CMS_decrypt.3ossl - Man Page

decrypt content from a CMS envelopedData structure

Synopsis

 #include <openssl/cms.h>

 int CMS_decrypt(CMS_ContentInfo *cms, EVP_PKEY *pkey, X509 *cert,
                 BIO *dcont, BIO *out, unsigned int flags);
 int CMS_decrypt_set1_pkey_and_peer(CMS_ContentInfo *cms,
                 EVP_PKEY *pk, X509 *cert, X509 *peer);
 int CMS_decrypt_set1_pkey(CMS_ContentInfo *cms, EVP_PKEY *pk, X509 *cert);
 int CMS_decrypt_set1_password(CMS_ContentInfo *cms,
                               unsigned char *pass, ossl_ssize_t passlen);

Description

CMS_decrypt() extracts the decrypted content from a CMS EnvelopedData or AuthEnvelopedData structure. It uses CMS_decrypt_set1_pkey() to decrypt the content with the recipient private key pkey if pkey is not NULL. In this case, the associated certificate is recommended to provide in cert - see the Notes below. out is a BIO to write the content to and flags is an optional set of flags. If pkey is NULL the function assumes that decryption was already done (e.g., using CMS_decrypt_set1_pkey() or CMS_decrypt_set1_password()) and just provides the content unless cert, dcont, and out are NULL as well. The dcont parameter is used in the rare case where the encrypted content is detached. It will normally be set to NULL.

CMS_decrypt_set1_pkey_and_peer() decrypts the CMS_ContentInfo structure cms using the private key pkey, the corresponding certificate cert, which is recommended but may be NULL, and the (optional) originator certificate peer. On success, it also records in cms the decryption key pkey, and then should be followed by CMS_decrypt(cms, NULL, NULL, dcont, out, flags). This call deallocates any decryption key stored in cms.

CMS_decrypt_set1_pkey() is the same as CMS_decrypt_set1_pkey_and_peer() with peer being NULL.

CMS_decrypt_set1_password() decrypts the CMS_ContentInfo structure cms using the secret pass of length passlen. On success, it also records in cms the decryption key used, and then should be followed by CMS_decrypt(cms, NULL, NULL, dcont, out, flags). This call deallocates any decryption key stored in cms.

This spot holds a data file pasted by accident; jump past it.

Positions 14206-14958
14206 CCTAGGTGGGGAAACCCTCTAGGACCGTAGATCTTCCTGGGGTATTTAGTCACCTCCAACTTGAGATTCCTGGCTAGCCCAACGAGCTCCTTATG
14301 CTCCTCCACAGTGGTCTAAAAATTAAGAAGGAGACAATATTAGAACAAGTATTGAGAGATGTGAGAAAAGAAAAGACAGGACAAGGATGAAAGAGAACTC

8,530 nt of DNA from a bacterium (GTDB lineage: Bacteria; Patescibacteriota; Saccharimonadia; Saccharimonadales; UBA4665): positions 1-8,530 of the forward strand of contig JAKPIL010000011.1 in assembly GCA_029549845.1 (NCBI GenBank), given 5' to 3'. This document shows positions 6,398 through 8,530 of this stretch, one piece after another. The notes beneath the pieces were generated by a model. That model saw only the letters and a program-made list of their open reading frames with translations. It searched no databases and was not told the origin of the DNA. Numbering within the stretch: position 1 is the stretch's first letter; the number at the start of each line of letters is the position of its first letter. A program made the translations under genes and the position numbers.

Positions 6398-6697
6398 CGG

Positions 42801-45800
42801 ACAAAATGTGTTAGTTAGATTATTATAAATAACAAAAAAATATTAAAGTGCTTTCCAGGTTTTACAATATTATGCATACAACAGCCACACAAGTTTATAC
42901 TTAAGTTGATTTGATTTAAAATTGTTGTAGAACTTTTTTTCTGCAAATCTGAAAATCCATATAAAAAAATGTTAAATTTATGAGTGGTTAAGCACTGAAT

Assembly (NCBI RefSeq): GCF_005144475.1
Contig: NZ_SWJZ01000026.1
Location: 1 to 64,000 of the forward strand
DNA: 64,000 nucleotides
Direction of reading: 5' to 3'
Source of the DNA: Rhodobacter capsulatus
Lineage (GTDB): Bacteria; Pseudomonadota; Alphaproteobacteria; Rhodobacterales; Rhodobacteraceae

Notes

Although the recipients certificate is not needed to decrypt the data it is needed to locate the appropriate (of possible several) recipients in the CMS structure.

If cert is set to NULL all possible recipients are tried. This case however is problematic. To thwart the MMA attack (Bleichenbacher's attack on PKCS #1 v1.5 RSA padding) all recipients are tried whether they succeed or not. If no recipient succeeds then a random symmetric key is used to decrypt the content: this will typically output garbage and may (but is not guaranteed to) ultimately return a padding error only. If CMS_decrypt() just returned an error when all recipient encrypted keys failed to decrypt an attacker could use this in a timing attack. If the special flag CMS_DEBUG_DECRYPT is set then the above behaviour is modified and an error is returned if no recipient encrypted key can be decrypted without generating a random content encryption key. Applications should use this flag with extreme caution especially in automated gateways as it can leave them open to attack.

It is possible to determine the correct recipient key by other means (for example looking them up in a database) and setting them in the CMS structure in advance using the CMS utility functions such as CMS_set1_pkey(), or use CMS_decrypt_set1_password() if the recipient has a symmetric key. In these cases both cert and pkey should be set to NULL.

To process KEKRecipientInfo types CMS_set1_key() or CMS_RecipientInfo_set0_key() and CMS_RecipientInfo_decrypt() should be called before CMS_decrypt() and cert and pkey set to NULL.

The following flags can be passed in the flags parameter.

If the CMS_TEXT flag is set MIME headers for type text/plain are deleted from the content. If the content is not of type text/plain then an error is returned.

Return Values

CMS_decrypt(), CMS_decrypt_set1_pkey_and_peer(), CMS_decrypt_set1_pkey(), and CMS_decrypt_set1_password() return either 1 for success or 0 for failure. The error can be obtained from ERR_get_error(3).

Bugs

The set1_ part of these function names is misleading and should better read: with_.

The lack of single pass processing and the need to hold all data in memory as mentioned in CMS_verify() also applies to CMS_decrypt().

See Also

ERR_get_error(3), CMS_encrypt(3)

History

CMS_decrypt_set1_pkey_and_peer() and CMS_decrypt_set1_password() were added in OpenSSL 3.0.

Referenced By

CMS_add1_recipient_cert.3ossl(3), CMS_encrypt.3ossl(3), CMS_EncryptedData_decrypt.3ossl(3), CMS_EnvelopedData_create.3ossl(3), CMS_get0_RecipientInfos.3ossl(3), i2d_CMS_bio_stream.3ossl(3), openssl-cms.1ossl(1), PEM_write_bio_CMS_stream.3ossl(3), SMIME_read_CMS.3ossl(3), SMIME_write_CMS.3ossl(3).

The man pages CMS_decrypt_set1_password.3ossl(3), CMS_decrypt_set1_pkey.3ossl(3) and CMS_decrypt_set1_pkey_and_peer.3ossl(3) are aliases of CMS_decrypt.3ossl(3).

2024-02-09 3.2.1 OpenSSL